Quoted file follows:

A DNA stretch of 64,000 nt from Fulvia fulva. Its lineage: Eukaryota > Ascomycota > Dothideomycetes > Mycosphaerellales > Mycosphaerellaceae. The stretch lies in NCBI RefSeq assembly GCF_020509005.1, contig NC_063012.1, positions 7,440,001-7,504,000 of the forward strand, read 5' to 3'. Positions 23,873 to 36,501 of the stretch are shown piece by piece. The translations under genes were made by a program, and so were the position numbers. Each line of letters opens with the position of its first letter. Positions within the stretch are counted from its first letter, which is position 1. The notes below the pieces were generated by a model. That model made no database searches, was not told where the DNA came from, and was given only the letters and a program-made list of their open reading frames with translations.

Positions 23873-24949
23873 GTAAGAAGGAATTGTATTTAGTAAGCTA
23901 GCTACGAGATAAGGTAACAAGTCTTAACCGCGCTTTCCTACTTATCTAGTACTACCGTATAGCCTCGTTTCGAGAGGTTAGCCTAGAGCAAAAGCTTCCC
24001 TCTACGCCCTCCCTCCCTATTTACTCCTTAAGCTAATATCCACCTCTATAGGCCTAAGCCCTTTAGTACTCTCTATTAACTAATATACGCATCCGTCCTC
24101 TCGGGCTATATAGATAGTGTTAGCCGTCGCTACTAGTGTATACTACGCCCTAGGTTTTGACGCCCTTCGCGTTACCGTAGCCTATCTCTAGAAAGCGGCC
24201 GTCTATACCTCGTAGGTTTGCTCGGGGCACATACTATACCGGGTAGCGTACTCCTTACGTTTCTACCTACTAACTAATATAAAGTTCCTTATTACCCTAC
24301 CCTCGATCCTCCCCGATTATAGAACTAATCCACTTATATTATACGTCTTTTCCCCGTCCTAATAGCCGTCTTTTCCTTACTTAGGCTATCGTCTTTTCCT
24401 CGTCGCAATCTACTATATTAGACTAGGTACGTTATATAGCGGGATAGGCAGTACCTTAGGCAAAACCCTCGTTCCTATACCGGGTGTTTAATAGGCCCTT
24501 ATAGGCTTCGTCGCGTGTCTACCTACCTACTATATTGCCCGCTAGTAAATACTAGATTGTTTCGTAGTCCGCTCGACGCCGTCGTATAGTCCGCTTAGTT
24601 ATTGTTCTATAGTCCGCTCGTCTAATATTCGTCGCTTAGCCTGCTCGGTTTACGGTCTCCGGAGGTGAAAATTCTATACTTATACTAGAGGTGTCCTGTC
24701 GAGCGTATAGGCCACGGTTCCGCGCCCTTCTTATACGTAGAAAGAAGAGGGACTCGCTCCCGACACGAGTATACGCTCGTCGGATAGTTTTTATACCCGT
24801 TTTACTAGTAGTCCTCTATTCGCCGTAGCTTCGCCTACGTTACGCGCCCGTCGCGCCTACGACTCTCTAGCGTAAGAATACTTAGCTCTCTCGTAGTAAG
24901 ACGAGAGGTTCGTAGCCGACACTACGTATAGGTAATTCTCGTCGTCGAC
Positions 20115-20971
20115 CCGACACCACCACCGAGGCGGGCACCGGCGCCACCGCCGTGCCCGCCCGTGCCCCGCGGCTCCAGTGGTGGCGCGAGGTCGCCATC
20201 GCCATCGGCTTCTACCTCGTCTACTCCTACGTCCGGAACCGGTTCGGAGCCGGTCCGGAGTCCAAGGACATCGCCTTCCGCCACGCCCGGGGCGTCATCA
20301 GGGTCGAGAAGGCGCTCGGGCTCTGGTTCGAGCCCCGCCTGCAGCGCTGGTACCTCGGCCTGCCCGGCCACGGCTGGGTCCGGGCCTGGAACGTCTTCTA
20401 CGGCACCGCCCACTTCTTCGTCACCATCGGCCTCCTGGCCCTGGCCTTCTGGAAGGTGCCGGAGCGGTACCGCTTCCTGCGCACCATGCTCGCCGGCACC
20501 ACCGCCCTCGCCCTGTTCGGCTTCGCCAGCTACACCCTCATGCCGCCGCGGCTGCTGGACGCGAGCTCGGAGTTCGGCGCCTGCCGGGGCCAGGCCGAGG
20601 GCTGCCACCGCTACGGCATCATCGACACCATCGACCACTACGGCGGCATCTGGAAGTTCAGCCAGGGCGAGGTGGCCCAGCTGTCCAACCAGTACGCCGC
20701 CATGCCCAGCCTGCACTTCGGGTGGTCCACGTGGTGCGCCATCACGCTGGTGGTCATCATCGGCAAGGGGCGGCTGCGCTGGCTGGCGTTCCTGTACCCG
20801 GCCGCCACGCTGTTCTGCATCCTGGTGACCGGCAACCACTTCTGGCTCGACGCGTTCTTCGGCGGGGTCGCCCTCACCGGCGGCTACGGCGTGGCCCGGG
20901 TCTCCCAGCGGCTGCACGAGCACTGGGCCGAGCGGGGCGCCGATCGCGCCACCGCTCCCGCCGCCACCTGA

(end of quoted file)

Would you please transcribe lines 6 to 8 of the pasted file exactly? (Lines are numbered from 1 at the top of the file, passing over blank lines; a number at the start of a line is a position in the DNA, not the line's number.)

24101 TCGGGCTATATAGATAGTGTTAGCCGTCGCTACTAGTGTATACTACGCCCTAGGTTTTGACGCCCTTCGCGTTACCGTAGCCTATCTCTAGAAAGCGGCC
24201 GTCTATACCTCGTAGGTTTGCTCGGGGCACATACTATACCGGGTAGCGTACTCCTTACGTTTCTACCTACTAACTAATATAAAGTTCCTTATTACCCTAC
24301 CCTCGATCCTCCCCGATTATAGAACTAATCCACTTATATTATACGTCTTTTCCCCGTCCTAATAGCCGTCTTTTCCTTACTTAGGCTATCGTCTTTTCCT